Sarah: In the Jewish culture, you say what you think. It’s direct, and you know where you stand with people. The Arab culture, on the other hand, is much more indirect. It’s all about friendliness and politeness. If offered a cup of coffee, I say ‘no, thank you.’ The host offers it again, and I decline again with something like: ‘no, no, don’t bother yourself.’ He might offer a third time, and I’d reply, ‘no I really don’t want any coffee. Believe me.’ Then my host serves the coffee, and I drink it.
Friend: You’ve got to be kidding me!
Sarah: No really. You’re supposed to refuse the first few times. It’s the polite thing to do.
Friend: Then, what if you really don’t want the coffee?
Sarah: Well, then there are idioms you can use to say that you wouldn’t for any reason refuse their kind hospitality, and at some point in the future you’ll gladly join them in coffee, but at the moment you really can’t drink it.
Just as Sarah’s friend was surprised by the very different way the Arab culture spoke, the people of direct cultures find this roundabout way of doing things to be ridiculous. Many ask, ‘Why can’t they just say what they mean? Why can’t their yes be a yes and their no be a no?’ The goal of the indirect speaker is friendliness, not information. For these indirect cultures, trust is considered critical for survival and success; and friendliness is a foundation for relationships and trust.
Go Through a Third Party for Accurate Information
If the “yes” and “no” of indirect cultures cannot be taken at face value, then what is the best way to get the clearest and most accurate information? Take a look at this very intriguing example from Sarah’s book of a foreigner visiting an indirect culture asking where the nearest post office is:
Frustrated tourists in Turkey or the Philippines or some other hot-climate culture have asked this question many times and received a very friendly response and even directions. When they followed the directions, however, they discovered, much to their dismay, that the post office was not where they had been sent. Sometimes the village doesn’t even have a post office. Sometimes a person is trying to be helpful and can not bear to disappoint the questioner with bad news, so he or she gives a friendly answer just to create a friendly atmosphere. The answer may not be accurate at all.
So how do you get to the truth? The answer is to try the indirect approach- a third, independent party; someone with little to no involvement in the original communication exchange. When talking to someone from an indirect culture, always try to avoid direct questions so that the person being questioned is not embarrassed or ashamed for not having the correct answer. In the case of the mystery of where the post office is in town:
One method would be to ask a man on the street if he would ask the man on the corner if he knows where the post office is located. In this way, the man on the corner can be free to say to the messenger, “No, man, I haven’t a clue where it is.” He is free to say this because he is not disappointing a visitor to his country. He is just responding to the messenger. You will discover, sooner or later, that rarely does the direct approach result in the answer you are looking for.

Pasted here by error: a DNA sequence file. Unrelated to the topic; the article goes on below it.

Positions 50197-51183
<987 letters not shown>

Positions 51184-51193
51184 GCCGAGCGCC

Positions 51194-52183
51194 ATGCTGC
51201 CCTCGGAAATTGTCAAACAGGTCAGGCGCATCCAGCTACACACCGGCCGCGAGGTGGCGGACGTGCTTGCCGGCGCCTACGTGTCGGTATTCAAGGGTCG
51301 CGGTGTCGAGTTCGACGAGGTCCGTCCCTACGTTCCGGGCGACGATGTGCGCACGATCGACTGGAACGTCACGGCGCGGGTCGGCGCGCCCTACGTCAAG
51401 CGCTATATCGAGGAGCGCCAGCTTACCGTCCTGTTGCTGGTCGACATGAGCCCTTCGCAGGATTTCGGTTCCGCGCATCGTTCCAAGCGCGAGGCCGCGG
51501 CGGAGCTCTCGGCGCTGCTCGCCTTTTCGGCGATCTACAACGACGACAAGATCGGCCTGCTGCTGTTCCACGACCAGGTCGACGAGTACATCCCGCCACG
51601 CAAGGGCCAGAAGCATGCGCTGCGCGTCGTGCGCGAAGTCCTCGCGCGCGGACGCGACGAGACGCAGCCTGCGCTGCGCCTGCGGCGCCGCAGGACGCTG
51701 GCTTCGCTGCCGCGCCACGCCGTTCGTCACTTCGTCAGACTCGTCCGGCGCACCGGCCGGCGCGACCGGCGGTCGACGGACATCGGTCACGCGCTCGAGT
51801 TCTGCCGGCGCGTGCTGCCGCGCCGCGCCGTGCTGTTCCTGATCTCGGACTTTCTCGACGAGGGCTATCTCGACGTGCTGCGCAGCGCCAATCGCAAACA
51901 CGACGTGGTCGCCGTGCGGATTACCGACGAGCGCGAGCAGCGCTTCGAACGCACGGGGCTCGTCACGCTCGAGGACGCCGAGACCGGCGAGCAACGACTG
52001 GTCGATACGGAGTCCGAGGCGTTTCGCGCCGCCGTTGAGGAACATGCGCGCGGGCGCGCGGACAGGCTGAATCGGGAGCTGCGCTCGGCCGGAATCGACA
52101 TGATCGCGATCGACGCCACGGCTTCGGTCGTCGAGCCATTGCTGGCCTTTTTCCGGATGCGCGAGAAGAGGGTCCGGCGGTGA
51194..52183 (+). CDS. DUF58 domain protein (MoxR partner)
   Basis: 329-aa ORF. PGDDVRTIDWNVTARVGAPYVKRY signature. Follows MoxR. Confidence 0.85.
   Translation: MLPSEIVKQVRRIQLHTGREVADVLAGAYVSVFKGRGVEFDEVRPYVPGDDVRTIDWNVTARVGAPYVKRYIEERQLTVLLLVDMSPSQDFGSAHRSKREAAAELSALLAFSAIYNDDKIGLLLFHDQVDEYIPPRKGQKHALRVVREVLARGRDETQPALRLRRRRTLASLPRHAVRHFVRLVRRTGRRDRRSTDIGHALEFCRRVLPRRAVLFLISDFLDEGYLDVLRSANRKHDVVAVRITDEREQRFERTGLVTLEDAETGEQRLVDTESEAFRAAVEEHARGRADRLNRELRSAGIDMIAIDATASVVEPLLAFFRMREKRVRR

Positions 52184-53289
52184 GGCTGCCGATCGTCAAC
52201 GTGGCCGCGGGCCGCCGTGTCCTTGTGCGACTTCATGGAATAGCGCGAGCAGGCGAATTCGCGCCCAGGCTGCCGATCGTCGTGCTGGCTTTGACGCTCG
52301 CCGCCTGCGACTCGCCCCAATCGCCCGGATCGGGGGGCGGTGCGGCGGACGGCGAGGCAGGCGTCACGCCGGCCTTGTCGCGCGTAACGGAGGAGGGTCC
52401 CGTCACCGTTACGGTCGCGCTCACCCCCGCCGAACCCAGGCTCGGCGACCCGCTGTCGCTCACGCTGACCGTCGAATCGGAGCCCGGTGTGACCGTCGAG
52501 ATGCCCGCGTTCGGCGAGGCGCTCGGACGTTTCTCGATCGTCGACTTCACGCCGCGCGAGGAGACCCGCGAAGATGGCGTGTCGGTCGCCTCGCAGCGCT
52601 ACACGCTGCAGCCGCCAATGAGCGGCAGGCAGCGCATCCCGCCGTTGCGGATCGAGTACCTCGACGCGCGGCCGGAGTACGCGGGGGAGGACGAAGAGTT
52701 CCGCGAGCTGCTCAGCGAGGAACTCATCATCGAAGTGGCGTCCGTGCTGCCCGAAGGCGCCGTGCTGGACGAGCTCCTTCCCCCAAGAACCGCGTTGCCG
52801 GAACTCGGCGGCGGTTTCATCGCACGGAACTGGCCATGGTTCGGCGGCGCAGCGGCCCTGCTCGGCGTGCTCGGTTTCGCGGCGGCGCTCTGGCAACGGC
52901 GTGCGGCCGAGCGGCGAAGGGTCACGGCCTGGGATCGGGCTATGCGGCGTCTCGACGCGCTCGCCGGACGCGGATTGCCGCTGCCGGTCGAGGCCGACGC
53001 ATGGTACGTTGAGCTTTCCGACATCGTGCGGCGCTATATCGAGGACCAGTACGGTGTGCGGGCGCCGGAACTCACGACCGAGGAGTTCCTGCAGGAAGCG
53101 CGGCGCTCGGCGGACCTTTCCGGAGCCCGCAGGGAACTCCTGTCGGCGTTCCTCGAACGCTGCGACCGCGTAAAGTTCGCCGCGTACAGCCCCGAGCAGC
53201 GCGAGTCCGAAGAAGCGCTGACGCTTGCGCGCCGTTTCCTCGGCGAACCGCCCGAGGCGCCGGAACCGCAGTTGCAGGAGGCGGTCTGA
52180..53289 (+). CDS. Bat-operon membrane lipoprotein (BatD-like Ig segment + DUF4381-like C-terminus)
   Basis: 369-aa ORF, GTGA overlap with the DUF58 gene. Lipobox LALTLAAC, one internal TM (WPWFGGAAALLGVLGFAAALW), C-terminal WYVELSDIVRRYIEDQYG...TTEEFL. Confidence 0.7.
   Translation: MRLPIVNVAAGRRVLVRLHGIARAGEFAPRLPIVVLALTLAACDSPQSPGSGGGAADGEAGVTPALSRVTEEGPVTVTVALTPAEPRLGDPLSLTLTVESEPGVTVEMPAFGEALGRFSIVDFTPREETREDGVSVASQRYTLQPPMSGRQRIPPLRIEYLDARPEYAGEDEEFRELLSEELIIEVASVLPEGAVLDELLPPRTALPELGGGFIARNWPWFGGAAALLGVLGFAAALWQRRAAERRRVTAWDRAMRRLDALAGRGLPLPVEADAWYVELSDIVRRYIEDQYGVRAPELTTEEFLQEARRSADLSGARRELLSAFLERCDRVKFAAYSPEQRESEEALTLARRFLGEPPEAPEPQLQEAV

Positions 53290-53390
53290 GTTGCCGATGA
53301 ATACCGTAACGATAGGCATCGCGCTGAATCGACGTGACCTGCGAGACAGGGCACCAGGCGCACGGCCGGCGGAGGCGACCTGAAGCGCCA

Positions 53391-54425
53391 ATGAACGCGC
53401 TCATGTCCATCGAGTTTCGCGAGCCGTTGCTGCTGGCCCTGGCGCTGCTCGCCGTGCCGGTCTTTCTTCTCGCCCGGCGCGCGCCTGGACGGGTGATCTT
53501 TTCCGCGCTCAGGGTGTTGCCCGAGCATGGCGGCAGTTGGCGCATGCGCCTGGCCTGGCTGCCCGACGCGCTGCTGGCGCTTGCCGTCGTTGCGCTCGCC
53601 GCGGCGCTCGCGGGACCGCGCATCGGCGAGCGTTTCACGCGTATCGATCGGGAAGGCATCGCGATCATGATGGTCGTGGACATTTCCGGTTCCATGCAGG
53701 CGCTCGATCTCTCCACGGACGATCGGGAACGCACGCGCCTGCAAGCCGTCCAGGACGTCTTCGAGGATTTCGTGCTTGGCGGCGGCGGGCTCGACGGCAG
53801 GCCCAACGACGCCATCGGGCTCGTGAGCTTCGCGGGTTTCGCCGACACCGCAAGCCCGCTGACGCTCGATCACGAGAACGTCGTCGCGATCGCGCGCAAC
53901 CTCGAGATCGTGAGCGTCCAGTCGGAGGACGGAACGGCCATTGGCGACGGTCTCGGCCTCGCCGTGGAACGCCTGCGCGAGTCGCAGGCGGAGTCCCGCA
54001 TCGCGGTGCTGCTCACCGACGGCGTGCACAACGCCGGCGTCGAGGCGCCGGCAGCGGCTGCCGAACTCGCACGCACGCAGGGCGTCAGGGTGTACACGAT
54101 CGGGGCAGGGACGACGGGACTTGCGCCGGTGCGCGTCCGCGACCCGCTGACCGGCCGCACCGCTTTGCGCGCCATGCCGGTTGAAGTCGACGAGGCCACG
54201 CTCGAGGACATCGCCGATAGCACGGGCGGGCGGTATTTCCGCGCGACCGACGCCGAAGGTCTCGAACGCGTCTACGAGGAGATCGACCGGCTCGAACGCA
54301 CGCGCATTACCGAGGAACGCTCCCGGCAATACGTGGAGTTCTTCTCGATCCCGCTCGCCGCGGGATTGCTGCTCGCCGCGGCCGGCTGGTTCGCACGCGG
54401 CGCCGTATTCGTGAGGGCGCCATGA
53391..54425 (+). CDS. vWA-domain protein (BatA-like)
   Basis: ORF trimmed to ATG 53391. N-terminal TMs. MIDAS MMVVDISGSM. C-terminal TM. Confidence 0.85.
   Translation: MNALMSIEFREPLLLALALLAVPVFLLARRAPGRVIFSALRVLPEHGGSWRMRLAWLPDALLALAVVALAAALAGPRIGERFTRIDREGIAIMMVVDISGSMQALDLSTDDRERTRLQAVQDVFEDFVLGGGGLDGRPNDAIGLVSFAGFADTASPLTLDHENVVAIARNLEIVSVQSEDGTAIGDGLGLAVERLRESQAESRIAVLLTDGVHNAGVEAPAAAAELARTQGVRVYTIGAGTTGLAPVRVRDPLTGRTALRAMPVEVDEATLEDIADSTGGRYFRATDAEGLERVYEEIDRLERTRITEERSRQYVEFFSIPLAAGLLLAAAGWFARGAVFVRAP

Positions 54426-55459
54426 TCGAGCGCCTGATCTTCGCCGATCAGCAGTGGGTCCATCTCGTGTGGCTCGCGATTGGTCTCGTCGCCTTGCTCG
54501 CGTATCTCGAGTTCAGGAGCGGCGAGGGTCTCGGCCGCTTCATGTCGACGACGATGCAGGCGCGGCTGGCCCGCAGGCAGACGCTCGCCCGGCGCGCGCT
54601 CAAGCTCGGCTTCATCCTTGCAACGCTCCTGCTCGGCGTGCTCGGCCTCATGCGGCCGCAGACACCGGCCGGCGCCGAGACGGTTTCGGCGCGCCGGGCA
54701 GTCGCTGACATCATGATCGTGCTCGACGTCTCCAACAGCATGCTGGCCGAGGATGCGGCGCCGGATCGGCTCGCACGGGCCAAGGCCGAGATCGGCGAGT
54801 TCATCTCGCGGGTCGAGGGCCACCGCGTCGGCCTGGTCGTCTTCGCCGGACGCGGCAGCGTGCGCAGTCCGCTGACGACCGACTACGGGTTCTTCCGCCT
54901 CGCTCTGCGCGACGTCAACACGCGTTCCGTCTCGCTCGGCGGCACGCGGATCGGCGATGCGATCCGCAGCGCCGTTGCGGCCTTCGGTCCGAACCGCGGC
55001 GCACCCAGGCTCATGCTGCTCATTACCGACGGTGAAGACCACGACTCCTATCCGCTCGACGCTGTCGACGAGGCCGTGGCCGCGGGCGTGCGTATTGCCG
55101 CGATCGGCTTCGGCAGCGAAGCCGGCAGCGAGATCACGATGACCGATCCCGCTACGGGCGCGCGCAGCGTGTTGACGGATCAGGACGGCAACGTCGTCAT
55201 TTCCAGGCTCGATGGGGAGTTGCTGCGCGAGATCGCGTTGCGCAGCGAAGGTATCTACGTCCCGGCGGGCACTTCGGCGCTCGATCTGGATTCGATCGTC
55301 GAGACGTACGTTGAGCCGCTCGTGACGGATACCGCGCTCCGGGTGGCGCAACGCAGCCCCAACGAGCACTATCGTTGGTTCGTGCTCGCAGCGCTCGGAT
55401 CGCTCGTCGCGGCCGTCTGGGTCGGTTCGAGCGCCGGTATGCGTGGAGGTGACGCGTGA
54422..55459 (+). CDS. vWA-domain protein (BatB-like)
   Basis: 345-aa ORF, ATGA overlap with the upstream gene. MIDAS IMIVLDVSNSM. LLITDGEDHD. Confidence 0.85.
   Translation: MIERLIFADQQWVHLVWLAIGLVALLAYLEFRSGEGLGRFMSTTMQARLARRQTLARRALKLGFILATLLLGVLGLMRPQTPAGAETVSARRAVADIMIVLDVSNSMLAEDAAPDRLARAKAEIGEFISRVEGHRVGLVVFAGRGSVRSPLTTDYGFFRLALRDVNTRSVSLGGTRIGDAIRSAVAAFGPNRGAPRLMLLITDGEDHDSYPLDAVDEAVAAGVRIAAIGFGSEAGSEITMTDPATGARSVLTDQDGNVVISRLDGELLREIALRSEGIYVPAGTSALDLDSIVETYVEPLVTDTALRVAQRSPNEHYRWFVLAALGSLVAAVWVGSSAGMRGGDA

In this way, the asker gets a factual answer, and the person who answered the question faces no direct pressure or possible embarrassment from the asker. This also fits in numerous other situations such as if someone is wondering whether or not their music is too loud for someone else. A person from a direct culture would feel free to say, “Actually, it is really loud and it’s giving me a headache,” or perhaps even approach the music player first and say “it’s too loud.” For an indirect communicator, however, they are far more likely to say, “no, it’s fine,” than make the loud music seem like a big deal or an inconvenience. The best approach for the music player is to indirectly ask through another friend who would then ask the indirect communicator, “Hey Mario, what do you think of Jack’s music?” This may seem a very dishonest or sneaky way to find out information, but in cultures that speak indirectly, it is viewed as very acceptable. In this way, the truth is learned without causing any offense.
Neither indirect nor direct communication is intrinsically right or wrong. In all cases, when interacting with someone from a culture different from your own, it is important to take time to listen and understand how they communicate first before expecting a specific type of indirect or direct communication from them. Coming to recognize and understand what type of communication a culture values and practices can help avoid conflict and misunderstandings as well as help achieve effective communication!
*The difference between indirect and direct cultures is often considered a difference between hot-climate and cold-climate cultures. Typically, if a culture lives in a climate that is normally hot then they would be considered indirect communicators, and those living in a climate that is normally cold would be direct communicators. However, this formula isn’t exact.